Farmers urged to vote

Sheep and beef farmers are being encouraged to vote in meat company director elections. Photo by Beef and Lamb New Zealand.
Sheep and beef farmers are being encouraged to vote in meat company director elections. Photo by Beef and Lamb New Zealand.
Meat Industry Excellence is urging farmers to vote in Alliance Group and Silver Fern Farms' director elections, saying it is vital their voices are heard.

Voting papers have now been sent to shareholders of both co-operatives, whose annual meetings are being held later this month.

Sheep and beef farmers should be as active about their ownership of their co-operatives as they were about their own farms, MIE chairman John McCarthy said.

''It is essential if we are to send a strong message around a new direction that we, as farmers, get out and vote.

''Not to participate means quite simply that we get the future we deserve,'' he said.

The elections might prove to be a ''watershed'' and he also urged farmers to make time to attend the annual meetings.

''A strong presence, although it will be at personal cost, especially for those in the South travelling to the Alliance one in Dannevirke, will send a definitive message to that board.

''A strong integrated co-operative model would be capable of winning back supply to 60% and then taking industry consolidation further,'' he said.

West Otago farmer Richard Young and Gisborne farmer Dan Jex-Blake are both standing for the board of Silver Fern Farms, along with incumbent director David Shaw, from Clinton, for two positions.

Voting closes on December 13 and the company's annual meeting is being held in Dunedin on December 18.

Alliance Group's chairman Murray Taggart, from Oxford, and fellow incumbent director Jason Miller (Southdown) are both seeking re-election, while Waikaka Valley farmer Don Morrison is also seeking a place on the board.

Voting closes on December 11 and the results will be announced at the company's annual meeting in Dannevirke on December 13.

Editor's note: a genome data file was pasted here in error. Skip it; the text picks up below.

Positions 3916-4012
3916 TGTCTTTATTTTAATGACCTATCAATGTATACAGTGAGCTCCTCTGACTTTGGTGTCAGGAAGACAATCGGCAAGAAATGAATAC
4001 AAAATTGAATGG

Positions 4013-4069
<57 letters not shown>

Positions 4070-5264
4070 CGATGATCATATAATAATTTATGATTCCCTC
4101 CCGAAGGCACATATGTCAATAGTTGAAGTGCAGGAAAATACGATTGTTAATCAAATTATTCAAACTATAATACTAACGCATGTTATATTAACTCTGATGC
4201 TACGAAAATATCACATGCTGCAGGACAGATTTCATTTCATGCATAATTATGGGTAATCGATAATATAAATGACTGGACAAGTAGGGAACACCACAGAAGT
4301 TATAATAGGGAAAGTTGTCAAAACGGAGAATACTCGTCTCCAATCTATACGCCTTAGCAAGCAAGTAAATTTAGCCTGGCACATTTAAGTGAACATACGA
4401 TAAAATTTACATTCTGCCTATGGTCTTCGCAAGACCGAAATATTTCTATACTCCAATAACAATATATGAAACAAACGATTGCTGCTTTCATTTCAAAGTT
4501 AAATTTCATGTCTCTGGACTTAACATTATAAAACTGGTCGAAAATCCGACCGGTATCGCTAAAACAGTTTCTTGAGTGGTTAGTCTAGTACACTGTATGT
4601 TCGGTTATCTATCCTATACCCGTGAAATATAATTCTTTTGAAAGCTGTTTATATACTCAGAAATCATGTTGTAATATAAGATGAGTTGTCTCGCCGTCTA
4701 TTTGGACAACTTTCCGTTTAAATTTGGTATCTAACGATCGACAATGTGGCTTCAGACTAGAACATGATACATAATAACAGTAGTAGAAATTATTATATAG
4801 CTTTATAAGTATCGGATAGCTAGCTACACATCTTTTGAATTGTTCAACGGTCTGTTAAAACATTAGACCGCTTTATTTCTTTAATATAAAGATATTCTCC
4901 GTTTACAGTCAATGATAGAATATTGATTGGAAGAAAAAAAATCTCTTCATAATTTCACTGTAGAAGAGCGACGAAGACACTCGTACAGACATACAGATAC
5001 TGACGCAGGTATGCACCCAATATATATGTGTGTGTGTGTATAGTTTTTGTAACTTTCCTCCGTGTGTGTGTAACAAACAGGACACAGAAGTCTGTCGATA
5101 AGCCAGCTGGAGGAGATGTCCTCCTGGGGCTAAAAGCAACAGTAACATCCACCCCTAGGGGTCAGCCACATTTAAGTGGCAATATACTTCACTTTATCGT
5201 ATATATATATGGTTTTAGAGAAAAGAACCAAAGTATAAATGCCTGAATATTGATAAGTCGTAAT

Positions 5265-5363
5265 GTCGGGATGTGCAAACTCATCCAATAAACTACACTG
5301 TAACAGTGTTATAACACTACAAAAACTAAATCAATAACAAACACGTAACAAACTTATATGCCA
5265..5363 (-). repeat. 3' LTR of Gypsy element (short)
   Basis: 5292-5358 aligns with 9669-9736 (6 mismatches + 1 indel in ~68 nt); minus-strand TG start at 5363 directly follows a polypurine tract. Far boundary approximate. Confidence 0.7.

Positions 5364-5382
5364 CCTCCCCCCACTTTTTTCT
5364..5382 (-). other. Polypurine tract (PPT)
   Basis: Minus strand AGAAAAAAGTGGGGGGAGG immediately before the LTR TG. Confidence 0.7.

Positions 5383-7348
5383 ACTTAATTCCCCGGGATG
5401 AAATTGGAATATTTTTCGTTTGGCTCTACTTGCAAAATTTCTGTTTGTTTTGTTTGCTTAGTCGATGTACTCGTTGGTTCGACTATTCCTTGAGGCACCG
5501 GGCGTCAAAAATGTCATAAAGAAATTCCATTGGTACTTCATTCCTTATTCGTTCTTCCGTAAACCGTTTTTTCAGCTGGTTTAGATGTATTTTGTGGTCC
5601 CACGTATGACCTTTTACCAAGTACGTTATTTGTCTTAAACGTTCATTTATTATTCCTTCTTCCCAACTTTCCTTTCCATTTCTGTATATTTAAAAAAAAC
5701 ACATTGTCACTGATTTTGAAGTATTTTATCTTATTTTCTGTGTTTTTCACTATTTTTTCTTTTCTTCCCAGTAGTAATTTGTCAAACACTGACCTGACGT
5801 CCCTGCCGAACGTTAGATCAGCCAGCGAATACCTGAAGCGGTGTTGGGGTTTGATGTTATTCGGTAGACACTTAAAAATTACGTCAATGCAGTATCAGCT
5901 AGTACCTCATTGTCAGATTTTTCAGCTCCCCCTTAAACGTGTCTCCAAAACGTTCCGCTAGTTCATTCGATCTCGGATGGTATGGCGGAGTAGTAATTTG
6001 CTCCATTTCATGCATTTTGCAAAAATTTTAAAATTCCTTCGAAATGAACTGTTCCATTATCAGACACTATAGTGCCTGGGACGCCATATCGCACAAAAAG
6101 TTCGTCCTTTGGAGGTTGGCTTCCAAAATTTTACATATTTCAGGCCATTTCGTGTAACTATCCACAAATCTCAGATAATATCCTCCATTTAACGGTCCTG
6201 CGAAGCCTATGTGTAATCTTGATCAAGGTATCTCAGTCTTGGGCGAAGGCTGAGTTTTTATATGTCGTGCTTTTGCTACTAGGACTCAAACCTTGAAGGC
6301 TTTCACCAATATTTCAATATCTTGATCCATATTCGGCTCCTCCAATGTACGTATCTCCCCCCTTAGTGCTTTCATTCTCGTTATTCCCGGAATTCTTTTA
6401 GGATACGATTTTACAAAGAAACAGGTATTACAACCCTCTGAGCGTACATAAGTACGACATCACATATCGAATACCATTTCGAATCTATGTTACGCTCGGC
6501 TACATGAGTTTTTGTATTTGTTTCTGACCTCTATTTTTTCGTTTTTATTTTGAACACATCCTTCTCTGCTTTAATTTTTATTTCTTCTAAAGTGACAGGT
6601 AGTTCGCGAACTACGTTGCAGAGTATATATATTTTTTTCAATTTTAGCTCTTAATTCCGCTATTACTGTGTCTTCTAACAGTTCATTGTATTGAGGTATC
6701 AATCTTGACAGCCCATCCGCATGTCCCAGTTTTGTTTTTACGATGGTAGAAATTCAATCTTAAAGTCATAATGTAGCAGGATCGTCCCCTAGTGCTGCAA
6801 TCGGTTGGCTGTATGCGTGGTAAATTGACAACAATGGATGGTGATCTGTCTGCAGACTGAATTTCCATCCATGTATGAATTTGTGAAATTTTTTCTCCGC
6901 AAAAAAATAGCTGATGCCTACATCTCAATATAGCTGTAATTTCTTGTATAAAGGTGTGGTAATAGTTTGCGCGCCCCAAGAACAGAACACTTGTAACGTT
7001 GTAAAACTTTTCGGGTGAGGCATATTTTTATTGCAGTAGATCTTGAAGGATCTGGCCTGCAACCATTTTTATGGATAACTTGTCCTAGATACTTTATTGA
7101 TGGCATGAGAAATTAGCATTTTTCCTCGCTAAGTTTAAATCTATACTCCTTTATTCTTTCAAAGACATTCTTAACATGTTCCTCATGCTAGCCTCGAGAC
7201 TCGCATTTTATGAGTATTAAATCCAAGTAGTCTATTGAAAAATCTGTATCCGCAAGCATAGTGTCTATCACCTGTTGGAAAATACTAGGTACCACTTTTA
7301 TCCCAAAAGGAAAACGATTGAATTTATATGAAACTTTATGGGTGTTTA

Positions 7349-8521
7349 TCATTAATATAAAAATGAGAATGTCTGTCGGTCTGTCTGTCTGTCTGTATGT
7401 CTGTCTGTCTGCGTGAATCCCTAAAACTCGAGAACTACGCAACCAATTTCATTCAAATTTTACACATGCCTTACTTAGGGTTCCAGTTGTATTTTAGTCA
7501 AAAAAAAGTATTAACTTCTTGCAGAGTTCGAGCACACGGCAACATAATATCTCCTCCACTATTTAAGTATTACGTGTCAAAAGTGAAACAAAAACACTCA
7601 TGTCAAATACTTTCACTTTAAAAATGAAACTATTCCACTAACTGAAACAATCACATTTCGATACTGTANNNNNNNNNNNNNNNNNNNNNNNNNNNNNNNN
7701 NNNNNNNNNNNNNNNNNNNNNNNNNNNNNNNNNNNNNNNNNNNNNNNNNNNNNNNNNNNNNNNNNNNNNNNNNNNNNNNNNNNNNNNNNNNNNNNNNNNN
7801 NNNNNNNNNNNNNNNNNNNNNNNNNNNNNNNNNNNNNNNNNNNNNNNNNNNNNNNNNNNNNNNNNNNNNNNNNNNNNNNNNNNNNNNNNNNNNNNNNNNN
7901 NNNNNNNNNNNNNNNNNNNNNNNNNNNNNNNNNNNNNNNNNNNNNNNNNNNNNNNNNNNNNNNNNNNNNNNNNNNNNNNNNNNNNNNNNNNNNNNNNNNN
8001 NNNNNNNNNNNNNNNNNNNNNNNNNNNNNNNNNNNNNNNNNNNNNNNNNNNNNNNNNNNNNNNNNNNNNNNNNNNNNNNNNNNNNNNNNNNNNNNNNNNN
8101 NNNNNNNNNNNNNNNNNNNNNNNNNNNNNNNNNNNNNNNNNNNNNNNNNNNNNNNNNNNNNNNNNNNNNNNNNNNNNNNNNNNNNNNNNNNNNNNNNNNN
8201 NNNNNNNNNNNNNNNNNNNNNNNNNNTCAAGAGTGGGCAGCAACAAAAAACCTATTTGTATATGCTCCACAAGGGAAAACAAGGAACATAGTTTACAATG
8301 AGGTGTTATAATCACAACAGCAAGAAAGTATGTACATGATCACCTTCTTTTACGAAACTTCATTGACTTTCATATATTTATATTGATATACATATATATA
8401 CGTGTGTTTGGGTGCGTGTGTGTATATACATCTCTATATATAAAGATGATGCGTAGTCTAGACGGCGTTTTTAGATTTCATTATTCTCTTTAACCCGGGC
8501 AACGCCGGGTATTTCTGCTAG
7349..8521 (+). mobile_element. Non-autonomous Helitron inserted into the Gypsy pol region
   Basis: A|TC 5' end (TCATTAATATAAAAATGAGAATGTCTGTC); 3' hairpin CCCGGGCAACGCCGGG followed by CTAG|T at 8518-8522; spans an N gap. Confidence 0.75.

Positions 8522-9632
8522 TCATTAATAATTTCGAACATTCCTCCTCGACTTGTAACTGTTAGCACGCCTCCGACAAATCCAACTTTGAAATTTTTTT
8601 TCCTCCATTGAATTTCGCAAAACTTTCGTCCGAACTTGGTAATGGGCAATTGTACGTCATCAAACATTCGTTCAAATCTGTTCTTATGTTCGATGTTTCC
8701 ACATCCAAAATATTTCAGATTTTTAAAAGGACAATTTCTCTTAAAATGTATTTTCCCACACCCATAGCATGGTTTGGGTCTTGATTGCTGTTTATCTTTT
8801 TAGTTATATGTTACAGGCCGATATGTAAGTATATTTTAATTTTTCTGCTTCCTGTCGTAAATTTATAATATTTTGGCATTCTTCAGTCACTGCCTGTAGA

In Silver Fern Farms' annual report, released this week, chairman Eoin Garden and chief executive Keith Cooper said this year's loss had not diminished the company's resolve to advance options for industry reform, nor had it limited its ability to invest in its long-term strategy to achieve greater sustainability for the company.

The company has engaged consultancy firm PricewaterhouseCoopers to undertake a strategic review of its business, focusing on future options.

In Alliance Group's annual report, chairman Murray Taggart and chief executive Grant Cuff said the company had been involved with other major industry participants trying to derive a constructive model for the future of the industry.

A tentative proposal for reform was reached which was assessed to promote capacity rationalisation among processing companies and lead to improved efficiency in the procurement and processing of livestock. In-market benefits were logically expected to ensue.

Implementation of the model would require widespread agreement with other industry participants, producers and legislative change and, to date, the necessary agreement of other participating companies was not apparent.

Alliance Group remained involved in the process and was receptive to addressing any proposal which realistically had the potential of meeting the long-term industry objective, they said.

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